Unless something has changed (always possible they have addressed the architecture issue that causes it): Adobe InDesign will treat these two styles (Book and Regular) as the same: you will only be able to see and access one of them in the app.

    I am not sure I would say that makes the family “unusable,” but if your target audience includes people who use InDesign, it is at least ... unfortunate.

    InDesign has in the past added special case code for individual families it actively knows about, that have this problem/feature. So if you intend to go down this path, I suggest testing it, and if I am correct, file a bug to get the special-casing of your font into an InDesign update sooner rather than later.
  • edited October 2019
    I tested the font in Adobe Illustrator, Photoshop, XD and InDesign. It seems to work fine with the Book and Regular version. Hikari Book has 400 and Hikari Regular 500 assigned.
    Thomas, I think they might have fixed that in the current version of their engine.

  • Excellent news!
  • John SavardJohn Savard Posts: 632
    edited October 2019
    I had always thought that Book was not a weight. Rather, the Book version of a typeface was one that was extensively modified for book use.
    For example, look at Bodoni Book, which has less stroke contrast than ordinary Bodoni, among other things.
    And then there's Aldus. That typeface was really intended to be Palatino Book, but for marketing reasons the publisher gave it a fancier name.
    So the Book face is the workhorse version of a typeface that has been modified for reading instead of display.
  • I had always thought that Book was not a weight. Rather, the Book version of a typeface was one that was extensively modified for book use.
    For example, look at Bodoni Book, which has less stroke contrast than ordinary Bodoni, among other things.
    And then there's Aldus. That typeface was really intended to be Palatino Book, but for marketing reasons the publisher gave it a fancier name.
    So the Book face is the workhorse version of a typeface that has been modified for reading instead of display.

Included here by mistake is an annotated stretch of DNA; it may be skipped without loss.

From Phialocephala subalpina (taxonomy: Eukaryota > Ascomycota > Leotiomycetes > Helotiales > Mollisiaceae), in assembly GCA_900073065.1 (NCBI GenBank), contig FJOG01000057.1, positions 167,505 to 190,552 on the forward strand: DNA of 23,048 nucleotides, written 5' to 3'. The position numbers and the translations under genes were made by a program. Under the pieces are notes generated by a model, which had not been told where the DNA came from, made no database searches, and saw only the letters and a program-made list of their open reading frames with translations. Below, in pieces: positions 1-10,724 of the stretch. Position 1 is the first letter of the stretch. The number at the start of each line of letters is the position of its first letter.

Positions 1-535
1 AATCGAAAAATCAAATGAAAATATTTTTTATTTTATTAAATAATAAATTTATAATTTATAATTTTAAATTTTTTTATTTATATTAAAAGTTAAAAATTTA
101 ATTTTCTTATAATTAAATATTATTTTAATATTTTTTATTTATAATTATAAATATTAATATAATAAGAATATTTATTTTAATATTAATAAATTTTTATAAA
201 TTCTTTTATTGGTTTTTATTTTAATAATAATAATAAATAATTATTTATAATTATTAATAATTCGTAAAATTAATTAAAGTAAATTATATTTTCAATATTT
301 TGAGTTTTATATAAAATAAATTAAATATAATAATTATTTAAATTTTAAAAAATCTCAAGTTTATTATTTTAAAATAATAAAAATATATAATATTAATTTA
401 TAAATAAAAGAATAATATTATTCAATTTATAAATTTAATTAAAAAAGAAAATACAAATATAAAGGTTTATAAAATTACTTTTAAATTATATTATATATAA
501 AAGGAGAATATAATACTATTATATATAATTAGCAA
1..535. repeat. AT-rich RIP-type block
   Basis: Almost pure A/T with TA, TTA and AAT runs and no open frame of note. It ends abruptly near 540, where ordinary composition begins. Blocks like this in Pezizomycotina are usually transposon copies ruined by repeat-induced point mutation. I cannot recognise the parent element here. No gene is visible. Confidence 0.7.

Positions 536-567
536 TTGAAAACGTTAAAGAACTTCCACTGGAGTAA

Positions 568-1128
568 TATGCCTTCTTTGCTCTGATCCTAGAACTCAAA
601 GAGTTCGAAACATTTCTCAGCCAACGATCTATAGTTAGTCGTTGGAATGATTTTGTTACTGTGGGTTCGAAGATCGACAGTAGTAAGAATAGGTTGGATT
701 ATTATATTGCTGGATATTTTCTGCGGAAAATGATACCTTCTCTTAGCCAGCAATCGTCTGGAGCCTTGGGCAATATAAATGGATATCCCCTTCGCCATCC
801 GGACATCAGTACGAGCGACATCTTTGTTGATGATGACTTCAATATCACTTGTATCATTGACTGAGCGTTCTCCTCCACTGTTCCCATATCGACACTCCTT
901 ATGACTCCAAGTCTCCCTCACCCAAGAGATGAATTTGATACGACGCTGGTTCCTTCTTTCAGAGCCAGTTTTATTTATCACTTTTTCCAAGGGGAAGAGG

It has surely been so in many cases, but not in others. And thus, the confusion.
    Surely it would have been great if the name took hold in this direction, it would be a lot clearer and could easily be the way to go for optical specific size for books (10-12 pt).
  • MethomMethom Posts: 1
    Hi there, I'm new to typedrawers, and got in here, because I was searching for a definition of the weight "Book". Now someone at dafonts linked me to your discussion. Reading across this extensive thread, I come to the following conclusion: Book is a weight for extensive reading and refers to smaller sizes. Therefore it also refers to optical weights that are optimised for better reading in small sizes, which results in a lowering of contrast by thickening the thinnest strokes in a letter. If Regular is the standard weight (also named as Roman in the past), wich is good for casual setting in 10-12 pt, Book should be a bit darker analogue to optical weights, because long text in publications like books tend to be set in a smaller sizes like 10-8 pt. Even if the font is a grotesque and has less stroke contrast, I would consider Book as a darker weight, because too much white at long text is making the eyes tired. This is something I experienced myself. The smaller type is set, the thinner the strokes get. In result the white of the page is eating up the glyphs and this is tiring the readers eyes. 

    Of course, this is my view, but to me it makes more sense to place a Book weight between Regular and Medium. What definitely makes no sense to me, is to place a Book weight between Regular and Light.
  • I don't think "Regular" refers to the font weight itself, but to the default style. When the weight becomes italic, the style name becomes "Italic", without the Regular name, because it is in the default weight.

    The base scale of weight is the following:
    100 — Thin
    200 — Extralight
    300 — Light
    400
    500 — Medium
    600 — Semibold
    700 — Bold
    800 — Extrabold
    900 — Black
  • Alex VisiAlex Visi Posts: 65
    edited November 19
    Methom said:
    Of course, this is my view, but to me it makes more sense to place a Book weight between Regular and Medium. What definitely makes no sense to me, is to place a Book weight between Regular and Light.
    It depends on what Regular is. Since it (as the opposite of Book) is intended for shorter texts and potentially bigger sizes, it leads to tighter spacing and thicker/stronger strokes. And indeed, If you take as example something like Helvetica Regular, it’s too dark for texts.